In order to update the layout, navigate to the ProMaps Template layout in layout mode. Then replace the contents of the left-most field with your text editor contents and save the layout. Don’t add a new object to the layout: select the text in the object already there and replace the text with the new HTML you’ve edited.

With these changes, you should be all set to have ProMaps open in satellite mode by default, and any cloned files will have the settings preserved.

Enjoy!

Learn more about adding ProMaps to your file

Many FileMaker developers use FMP URL links in order to get FileMaker scripts to run from actions taken in a web viewer. For example, this is how DayBack calendar runs your FileMaker scripts when you edit an event in the calendar.

When FMP URL links are functioning properly, these scripts can update records flawlessly. When they don’t work correctly, they may try to open another copy of FileMaker, or just fail silently. And things that fail silently can be really hard to hunt down.

Here’s a great introduction to these URLs if you’re new to them: the FMP URL protocol in FileMaker. But don’t worry, you don’t need to know how these work to use DayBack, ProMaps, or any of the other apps based on web viewers. In fact, when you’re using DayBack and have your script debugger on, DayBack’s FileMaker scripts fire when you’re editing events just as if they were called without a URL.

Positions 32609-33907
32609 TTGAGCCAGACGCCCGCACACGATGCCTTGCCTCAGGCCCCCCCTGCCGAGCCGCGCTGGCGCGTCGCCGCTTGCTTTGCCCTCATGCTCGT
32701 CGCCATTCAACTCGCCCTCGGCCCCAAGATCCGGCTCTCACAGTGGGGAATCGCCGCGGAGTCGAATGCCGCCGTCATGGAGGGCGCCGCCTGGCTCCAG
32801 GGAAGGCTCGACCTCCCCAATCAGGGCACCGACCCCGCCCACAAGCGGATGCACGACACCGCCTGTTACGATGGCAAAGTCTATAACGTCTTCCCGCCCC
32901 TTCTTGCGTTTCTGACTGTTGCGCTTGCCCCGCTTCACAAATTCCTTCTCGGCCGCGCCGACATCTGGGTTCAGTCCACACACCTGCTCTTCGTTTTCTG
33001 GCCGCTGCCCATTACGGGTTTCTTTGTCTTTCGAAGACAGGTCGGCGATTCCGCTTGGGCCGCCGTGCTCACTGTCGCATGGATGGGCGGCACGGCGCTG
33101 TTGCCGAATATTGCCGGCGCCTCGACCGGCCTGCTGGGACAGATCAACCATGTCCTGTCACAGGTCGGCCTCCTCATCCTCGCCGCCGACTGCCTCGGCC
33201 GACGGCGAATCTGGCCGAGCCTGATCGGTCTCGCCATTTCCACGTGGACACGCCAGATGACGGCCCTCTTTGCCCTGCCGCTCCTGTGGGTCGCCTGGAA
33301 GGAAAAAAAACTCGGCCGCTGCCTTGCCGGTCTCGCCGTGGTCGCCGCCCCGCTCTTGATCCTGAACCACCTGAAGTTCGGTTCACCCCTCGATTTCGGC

When we were trying to come up with a way to verify that a client’s FMP URL links were working properly, we first came up with the idea to run a script upon opening the file that uses the “Open URL” function. This URL sets a global variable in the file to “true”, which is then checked further in the script to verify that FMP URL links are functioning. If the variable is not set, then the script throws an error.

Here’s our first attempt at seeing if the URL was firing:

Unfortunately, we found that the “Open URL” script step sometimes resulted in the test passing, even when FMP URLs were not functioning properly.

It turns out the “Open URL” script step works just a bit differently than FMP URLs started in the web viewer: the script step almost always targeted the correct version of FileMaker, while the same URL called from the web viewer would not.

It seems the only way to definitively test the functionality of FMP URL links is to start the test from a web viewer or a browser: we opted make a web page available that the user can browse to and click a link to run a script in the file.

You can see our test in DayBack’s documentation here: FMP URLs